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The Java Dudes cartoon on the back page of JDJ has boosted my reputation as someone who likes the API documentation for the core Java language. It's easy to navigate, it's quick, and it answers some of those common Java-related questions. There are a couple of questions that are constantly on my mind. First, with such a rich resource of information, why do programmers (of all abilities) whom I have contact with fail to look at the API docs in the first place?

One theory is that there's a lack of detail about using some of the methods listed. Now, I know of sites like Java Almanac (www.javaalmanac.com) that provide good examples on how certain methods are used, but I do think these should be woven into the general API docs. Beginners would benefit from having a resource on their own system that would also provide general examples on how that class or method should be used without having to sift through the example code (can you remember when you last looked at it, I can't!).

There are small snippets of examples within the main class explanation; my goal would be to have a small code segment for the methods as well as a quick indication that I'm going in the right direction. The more that's added to the API as time goes on, the more that'll have to be documented. Obviously, there's a whole book-writing segment of the community who makes a living from bundling these examples into API reference books. Patrick Chan (and his team) has done an excellent service for the Java community with the Java Developer's Almanac and has obviously spent a lot of time looking at all the classes (hey, if you want music MIDI class information, it's in there). The same is true for David Flanagan, who wrote the Java Nutshell series for O'Reilly; he even wrote Java Examples in a Nutshell as the API reference was so large it was pushing examples out.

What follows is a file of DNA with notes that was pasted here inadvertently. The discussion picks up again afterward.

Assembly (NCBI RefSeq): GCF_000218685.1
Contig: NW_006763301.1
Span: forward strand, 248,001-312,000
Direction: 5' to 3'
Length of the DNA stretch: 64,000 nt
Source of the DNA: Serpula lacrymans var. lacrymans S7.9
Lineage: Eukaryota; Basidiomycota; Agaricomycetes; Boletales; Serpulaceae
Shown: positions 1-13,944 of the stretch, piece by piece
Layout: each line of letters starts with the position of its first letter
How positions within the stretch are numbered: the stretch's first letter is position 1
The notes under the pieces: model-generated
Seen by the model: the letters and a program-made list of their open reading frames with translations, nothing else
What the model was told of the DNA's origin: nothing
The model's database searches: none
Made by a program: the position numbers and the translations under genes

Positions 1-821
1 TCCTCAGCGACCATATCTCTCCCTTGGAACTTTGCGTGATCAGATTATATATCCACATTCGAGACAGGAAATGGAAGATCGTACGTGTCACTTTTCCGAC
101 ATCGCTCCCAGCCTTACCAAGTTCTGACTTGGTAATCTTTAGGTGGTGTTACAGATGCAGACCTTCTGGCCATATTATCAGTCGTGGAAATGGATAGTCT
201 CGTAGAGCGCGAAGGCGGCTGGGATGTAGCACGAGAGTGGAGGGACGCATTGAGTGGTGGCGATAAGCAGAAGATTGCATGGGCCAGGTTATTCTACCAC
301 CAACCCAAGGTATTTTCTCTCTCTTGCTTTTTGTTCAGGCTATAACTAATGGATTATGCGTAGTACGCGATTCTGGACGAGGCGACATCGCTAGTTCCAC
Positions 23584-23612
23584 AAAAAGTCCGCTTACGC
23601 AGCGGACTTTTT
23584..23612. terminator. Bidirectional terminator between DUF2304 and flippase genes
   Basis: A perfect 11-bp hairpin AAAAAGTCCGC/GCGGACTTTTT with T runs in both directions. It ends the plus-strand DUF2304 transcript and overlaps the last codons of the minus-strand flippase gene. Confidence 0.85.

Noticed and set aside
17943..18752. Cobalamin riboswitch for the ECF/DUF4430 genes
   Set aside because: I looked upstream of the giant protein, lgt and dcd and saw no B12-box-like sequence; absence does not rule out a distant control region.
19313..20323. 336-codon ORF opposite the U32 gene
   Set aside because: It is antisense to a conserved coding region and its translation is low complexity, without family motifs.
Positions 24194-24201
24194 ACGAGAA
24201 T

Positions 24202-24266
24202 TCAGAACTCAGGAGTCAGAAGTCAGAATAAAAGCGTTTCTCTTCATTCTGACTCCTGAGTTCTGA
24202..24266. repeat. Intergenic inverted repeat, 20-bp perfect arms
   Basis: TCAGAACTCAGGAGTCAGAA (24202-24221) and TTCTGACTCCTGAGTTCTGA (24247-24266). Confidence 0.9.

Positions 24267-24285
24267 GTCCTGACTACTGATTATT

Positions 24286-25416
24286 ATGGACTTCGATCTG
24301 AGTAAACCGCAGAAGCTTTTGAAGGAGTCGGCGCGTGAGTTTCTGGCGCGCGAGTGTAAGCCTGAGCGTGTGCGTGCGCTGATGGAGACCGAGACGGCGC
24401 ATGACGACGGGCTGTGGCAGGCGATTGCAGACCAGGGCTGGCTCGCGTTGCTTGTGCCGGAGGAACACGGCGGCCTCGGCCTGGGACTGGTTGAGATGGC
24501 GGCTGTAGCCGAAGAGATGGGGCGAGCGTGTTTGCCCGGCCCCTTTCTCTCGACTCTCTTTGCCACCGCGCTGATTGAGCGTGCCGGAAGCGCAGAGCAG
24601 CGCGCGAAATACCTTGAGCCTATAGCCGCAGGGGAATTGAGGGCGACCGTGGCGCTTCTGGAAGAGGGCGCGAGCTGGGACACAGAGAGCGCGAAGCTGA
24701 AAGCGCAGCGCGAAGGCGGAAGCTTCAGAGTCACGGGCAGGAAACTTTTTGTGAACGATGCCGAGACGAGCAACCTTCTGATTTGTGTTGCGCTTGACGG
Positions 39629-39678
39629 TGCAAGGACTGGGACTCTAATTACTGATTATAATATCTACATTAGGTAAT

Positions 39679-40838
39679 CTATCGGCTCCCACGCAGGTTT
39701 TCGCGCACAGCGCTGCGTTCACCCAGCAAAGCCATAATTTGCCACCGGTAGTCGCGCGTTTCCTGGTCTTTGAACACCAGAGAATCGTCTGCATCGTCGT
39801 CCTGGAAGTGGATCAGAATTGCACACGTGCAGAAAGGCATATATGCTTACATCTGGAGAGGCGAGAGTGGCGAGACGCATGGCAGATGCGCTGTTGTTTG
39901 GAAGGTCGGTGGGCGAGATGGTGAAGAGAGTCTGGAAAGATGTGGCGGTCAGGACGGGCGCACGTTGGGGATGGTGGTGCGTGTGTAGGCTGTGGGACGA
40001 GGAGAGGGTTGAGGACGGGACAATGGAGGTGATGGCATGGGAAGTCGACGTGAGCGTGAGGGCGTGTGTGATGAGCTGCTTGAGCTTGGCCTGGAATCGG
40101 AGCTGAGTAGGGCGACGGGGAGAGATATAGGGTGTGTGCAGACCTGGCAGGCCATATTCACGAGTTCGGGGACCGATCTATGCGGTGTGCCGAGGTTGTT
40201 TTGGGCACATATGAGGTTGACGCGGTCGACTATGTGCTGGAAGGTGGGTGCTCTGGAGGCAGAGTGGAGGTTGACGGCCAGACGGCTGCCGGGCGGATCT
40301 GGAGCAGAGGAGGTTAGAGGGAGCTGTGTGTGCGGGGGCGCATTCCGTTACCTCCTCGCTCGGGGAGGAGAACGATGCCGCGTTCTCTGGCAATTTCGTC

Apart from increasing the size of the download of the documentation, I don't see why Sun can't improve the example usage of methods with all the APIs regardless of whether it's J2SE, J2EE, or J2ME. The API docs should be the first point of reference for the programmer to help solve the problems. The more people I talk to, the more I'm reduced to pointing to the API docs (mainly on IRC). Now it's either down to plain laziness or the information that's presented is not up to the job. I agree that there are a number of Web sites with more information, but it becomes a major task to search these sites and get the required information. I'm finding that students in teaching establishments tend to ask questions without consulting these sites.

If anyone from Sun Microsystems is reading this, their blood pressure is probably rising on the simple issue of time management and what to include and what not to include, if any of my small wishes come true. What we could do is pick a couple of methods and write an easy example. These would then be checked and verified by Sun (because we don't want anything going into the API docs) and then it could be released. Now I do know that this means changing the JavaDoc statements within the actual class code, but most people install Java with src.zip installed, so I think it's worth thinking about.

I've looked at many open-source projects and documentation is the area where most things fall apart. We have to look at the whole picture regardless of how big the application is; even if it's a demo I want to know how it works. The SourceForge projects I'm involved in are pretty weak on documentation and I try to rally the troops to properly write about what they're doing and thinking within their code. It's like trying to land a plane and asking, "What does that dial over there mean?" "Well, Jase, it doesn't say anything, apart from the fact that it's being written at the moment." We can do better; we can do better.

Author Bio
Jason Bell is a programmer and chief technical officer for a B2B Web portal in York, England. He has been involved in numerous Web projects over the past five years, the last two of which have been servlet-based. [email protected]

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